Friday, April 22, 2016

The Kids Are Alright

Once again this year, yesterday I got to do one of my favorite things at one of my favorite places.  

Every year, the faculty of Towson High School (my dear old alma mater) conducts interviews for the junior class.  The topic? Nothing specific.  The point is to familiarize students with the process of being interviewed for college and/or job applications, which they will all deal with presently.

I get invited to participate every year and I really enjoy it. The students file into the library as we sit at tables, and are assigned randomly to an interviewer for a 15-minute back-and-forth.  I ask the kids the usual questions common to all interviews: where do you wish to be in ten years, and what would you like to be doing? you plan to go to college (which one)?...what is the most interesting thing about you?

And I always make sure to ask the student what is on his or her mind...what are the issues that concern them, and what do they think they can do to make it a better world?

And I get magnificent, well-reasoned answers that almost seem as if they had 24 hours to think things through.  I mean, here they are, dressed up in professional attire, sitting with a man who stuns them by saying, "You know, I was graduated from Towson High in 1969..." (just after the Pleistocene Era) and they mainly stay poised and confident, presenting us with resumes and their best feet forward.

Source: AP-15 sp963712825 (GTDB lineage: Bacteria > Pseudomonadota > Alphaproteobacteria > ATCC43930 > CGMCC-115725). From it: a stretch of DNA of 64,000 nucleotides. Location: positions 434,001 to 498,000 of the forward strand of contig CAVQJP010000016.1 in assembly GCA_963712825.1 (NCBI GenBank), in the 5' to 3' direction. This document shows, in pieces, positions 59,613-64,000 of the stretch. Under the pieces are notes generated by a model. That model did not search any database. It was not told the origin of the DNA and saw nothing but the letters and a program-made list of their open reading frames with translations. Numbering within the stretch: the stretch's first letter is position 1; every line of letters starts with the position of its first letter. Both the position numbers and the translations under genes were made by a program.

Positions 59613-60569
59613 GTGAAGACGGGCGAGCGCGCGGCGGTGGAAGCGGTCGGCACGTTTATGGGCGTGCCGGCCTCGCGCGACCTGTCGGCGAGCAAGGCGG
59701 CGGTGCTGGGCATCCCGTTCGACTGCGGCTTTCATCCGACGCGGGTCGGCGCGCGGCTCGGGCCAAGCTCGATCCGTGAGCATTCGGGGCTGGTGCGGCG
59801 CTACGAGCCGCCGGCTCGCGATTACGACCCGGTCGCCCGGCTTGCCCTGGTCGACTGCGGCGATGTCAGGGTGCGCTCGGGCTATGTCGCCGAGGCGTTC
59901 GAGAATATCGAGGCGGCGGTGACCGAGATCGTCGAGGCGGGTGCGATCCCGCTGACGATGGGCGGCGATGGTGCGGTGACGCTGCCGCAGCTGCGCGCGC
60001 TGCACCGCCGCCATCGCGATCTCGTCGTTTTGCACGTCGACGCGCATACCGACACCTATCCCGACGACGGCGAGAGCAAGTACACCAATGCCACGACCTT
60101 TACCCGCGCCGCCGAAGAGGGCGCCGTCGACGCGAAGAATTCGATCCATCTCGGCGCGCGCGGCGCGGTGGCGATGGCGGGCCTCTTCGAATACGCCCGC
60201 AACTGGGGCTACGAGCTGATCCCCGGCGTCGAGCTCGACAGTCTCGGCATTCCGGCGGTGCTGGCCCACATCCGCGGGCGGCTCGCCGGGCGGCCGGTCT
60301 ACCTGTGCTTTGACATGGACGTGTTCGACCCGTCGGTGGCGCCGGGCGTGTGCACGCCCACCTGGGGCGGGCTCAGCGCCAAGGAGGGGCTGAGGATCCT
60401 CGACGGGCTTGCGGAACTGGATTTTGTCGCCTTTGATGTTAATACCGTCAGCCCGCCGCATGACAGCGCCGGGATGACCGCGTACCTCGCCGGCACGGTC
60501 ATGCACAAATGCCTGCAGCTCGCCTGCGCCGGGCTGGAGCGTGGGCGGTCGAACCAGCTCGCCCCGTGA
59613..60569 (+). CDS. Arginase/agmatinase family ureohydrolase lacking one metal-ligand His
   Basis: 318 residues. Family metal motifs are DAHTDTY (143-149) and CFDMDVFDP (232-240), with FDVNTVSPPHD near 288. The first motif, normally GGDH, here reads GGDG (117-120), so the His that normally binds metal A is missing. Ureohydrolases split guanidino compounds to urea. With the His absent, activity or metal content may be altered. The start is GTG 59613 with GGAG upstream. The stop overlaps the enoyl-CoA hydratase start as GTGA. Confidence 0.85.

One young man out of the fifteen I talked with failed to have a resume to give me, proffering the 2016 version of "The dog ate it" ("My printer is broken.")  I pointed that if there were a sure prize of $10,000 given just for having a printed resume, he doggone sure would have found a way to get his printed. This is the sort of cunning logic that made me so very popular among people I supervised over the years.

But he was the only one who let me down in any way.  I can't even bristle too much about the young man who misspelled "Calculus" on  his resume on his list of Advanced Placement classes, since I was as big a stranger to calculus or any advanced math as Gwyneth Paltrow is at a buffet.

And let me tell you something else. These kids, given a chance to talk about what issues are important to the world, mentioned unchecked diseases and viruses, the need to make life affordable for the middle class, gun violence, climate change, poverty, hunger and the need to supply decent living conditions for all.

No one mentioned that we have to build walls to keep people from other countries or faiths away, or that every person who doesn't look, sound or act just like us wishes us dead, and not a one of them seemed to be losing sleep over which toilet a transgendered person can use.

I feel better every year after we do this!  

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